We had spotted a space much further back,opposite the college boat houses,  where another footpath left the towpath and connected through to the Abingdon Road, well serviced by buses, and we thought we might try that for Friday.


Footpath closed


Folly Bridge

We undid our mooring lines and moved through the north channel under Folly Bridge as the
south channel was closed. 


Hugo on the lookout.


A challenging Keep Left sign

An old railway branch used to cross the river to service a gas works. It was built in 1886, and closed in 1960.  It is fairly ornate, and there are photos online of the bridge in use, and a section being floated on barges during the construction. http://www.southoxford.org/local-history-in-south-oxford/interesting-aspects-of-grandpont-and-south-oxford-s-history/st-ebbe-s-gasworks.  Now it is used as a footpath, and today a young fearless lad was walking along the parapet.


Gasworks Bridge

We cruised up to Osney Lock, which was also self service, and the top gates had been left open, we guess by the hired cruiser from earlier.


Osney Mill


Osney Lock

When we arrived at the moorings by Osney Bridge we spotted Petroc moored up.  We thought we had left them behind in Abingdon, but apparently they had left us behind instead.

There were no spaces large enough for our boat, so we tied alongside an Anglo Welsh hire boat, thinking that they would probably move off  later and we could take their place.

Hazel stayed with the boat while James went for his 3.30pm appointment at a Doctors surgery in Beaumont Street. He saw two doctors, who were very efficient and helpful.  They took a blood sample, and did some other tests. They wanted another opinion from the opthalmology department at the John Radcliffe Hospital, so James was sent off there with a letter in his pocket, plus the blood samples.  There had been very heavy rain, and the pavements were all wet, with very large puddles at the side of the road.

To find the right bus was a challenge, as there are no “Where to board your bus” lists on the bus stops. He had to ask a driver, who said it was a number 14 bus.  There was a 25 minute wait for the next one, during which time he was chatting to a man at the bus stop about Canal Ministries.

When he arrived at the JR Hospital, he got off the bus at the bottom of the hill, as did everyone else.  He was looking for the main entrance, but all he saw was the West Wing, and the Childrens Hospital. He saw that A & E was at the top of the hill, where the bus had gone, so he walked up about three blocks, and enquired at A & E reception.  “Oh you need to go down the hill to the West Wing, and up the escalator.”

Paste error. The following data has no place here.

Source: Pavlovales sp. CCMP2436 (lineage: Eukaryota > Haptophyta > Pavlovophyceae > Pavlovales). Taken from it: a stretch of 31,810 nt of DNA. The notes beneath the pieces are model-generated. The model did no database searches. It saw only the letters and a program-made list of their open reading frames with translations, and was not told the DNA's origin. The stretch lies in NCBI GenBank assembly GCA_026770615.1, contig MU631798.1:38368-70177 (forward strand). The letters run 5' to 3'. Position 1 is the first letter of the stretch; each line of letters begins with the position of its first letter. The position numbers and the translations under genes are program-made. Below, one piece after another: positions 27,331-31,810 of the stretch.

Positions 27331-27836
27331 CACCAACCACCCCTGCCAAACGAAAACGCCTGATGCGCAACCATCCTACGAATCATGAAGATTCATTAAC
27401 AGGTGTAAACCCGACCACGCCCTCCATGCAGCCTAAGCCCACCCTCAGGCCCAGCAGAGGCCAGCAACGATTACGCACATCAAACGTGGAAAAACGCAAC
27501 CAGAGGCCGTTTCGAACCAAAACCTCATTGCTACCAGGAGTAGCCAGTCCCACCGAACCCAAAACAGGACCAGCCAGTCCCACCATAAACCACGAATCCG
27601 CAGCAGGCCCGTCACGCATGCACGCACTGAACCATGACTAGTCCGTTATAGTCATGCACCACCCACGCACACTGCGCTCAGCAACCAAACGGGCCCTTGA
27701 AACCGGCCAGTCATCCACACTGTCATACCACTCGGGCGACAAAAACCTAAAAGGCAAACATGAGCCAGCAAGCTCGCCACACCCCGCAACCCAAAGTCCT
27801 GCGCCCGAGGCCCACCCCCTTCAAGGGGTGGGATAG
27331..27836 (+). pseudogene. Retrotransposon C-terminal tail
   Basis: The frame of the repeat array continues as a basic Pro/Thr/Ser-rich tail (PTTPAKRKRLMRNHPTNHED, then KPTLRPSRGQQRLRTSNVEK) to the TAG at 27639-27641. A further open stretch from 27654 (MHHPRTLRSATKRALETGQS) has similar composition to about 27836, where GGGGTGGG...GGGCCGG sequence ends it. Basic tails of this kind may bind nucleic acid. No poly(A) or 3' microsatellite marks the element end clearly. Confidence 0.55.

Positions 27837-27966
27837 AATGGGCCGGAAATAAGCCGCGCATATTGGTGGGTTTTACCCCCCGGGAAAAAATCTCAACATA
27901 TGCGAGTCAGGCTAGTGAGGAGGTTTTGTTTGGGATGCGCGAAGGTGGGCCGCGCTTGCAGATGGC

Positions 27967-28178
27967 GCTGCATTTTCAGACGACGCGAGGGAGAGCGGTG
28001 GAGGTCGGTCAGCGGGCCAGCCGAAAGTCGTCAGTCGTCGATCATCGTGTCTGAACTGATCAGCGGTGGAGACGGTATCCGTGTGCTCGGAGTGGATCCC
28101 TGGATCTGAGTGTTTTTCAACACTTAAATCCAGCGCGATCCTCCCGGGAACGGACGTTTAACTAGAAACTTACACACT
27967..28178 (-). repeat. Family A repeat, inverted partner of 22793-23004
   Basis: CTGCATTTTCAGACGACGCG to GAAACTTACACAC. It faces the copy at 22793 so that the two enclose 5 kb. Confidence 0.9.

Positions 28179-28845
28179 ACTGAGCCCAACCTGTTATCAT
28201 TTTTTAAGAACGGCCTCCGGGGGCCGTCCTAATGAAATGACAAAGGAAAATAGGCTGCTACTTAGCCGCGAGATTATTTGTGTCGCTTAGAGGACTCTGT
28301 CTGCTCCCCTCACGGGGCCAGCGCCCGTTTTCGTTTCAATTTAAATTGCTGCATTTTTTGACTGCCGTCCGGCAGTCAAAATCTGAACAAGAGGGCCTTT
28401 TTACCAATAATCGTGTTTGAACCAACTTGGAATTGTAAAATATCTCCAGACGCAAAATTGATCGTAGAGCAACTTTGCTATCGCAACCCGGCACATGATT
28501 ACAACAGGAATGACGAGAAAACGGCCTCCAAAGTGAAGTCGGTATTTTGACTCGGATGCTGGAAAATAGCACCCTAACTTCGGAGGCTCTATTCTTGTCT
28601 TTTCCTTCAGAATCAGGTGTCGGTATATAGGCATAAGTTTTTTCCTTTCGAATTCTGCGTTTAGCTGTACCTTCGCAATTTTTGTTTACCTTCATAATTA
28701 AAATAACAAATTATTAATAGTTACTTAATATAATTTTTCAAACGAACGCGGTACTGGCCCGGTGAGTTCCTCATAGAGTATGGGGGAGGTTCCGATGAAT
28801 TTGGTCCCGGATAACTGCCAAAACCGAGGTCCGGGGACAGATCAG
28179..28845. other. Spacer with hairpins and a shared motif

So he had a long walk back down the hill, and into the West Wing. There was an unmanned reception desk. There were no signs pointing to the Opthalmology Department.  So he went up the escalator, where there were signs to ear, nose and throat departments, and the Oxford Eye Hospital where he went to seek directions.  He found another unmanned reception desk, and no-one about.

A lady came out of a corridor pushing a trolley.  “Are you looking for someone?” she said. “Is there anyone on reception?” he asked. “I am looking for the Opthalmology Department.” “Oh, this is the Opthalmology Department, but they have all gone home. We are closed”

He explained the situation and showed her the letter.  She disappeared and returned with a another doctor who thankfully said “Ah, we have been expecting you”.

So then there were more tests and prodding about. He was given a prescription for some steroids. The probable diagnosis is something called Temporal Arteritis. The symptoms are sudden shooting pains up behind the left eye and in the left part of the head.

He took another bus back to the city centre, where he found a branch of Boots that was open.  He had been prescribed 60g of the steroid, but Boots only had 5g tablets, so that means 12 pills at once, plus another two to avoid side effects.  James so far takes no regular medication – now it is fourteen pills all at once daily.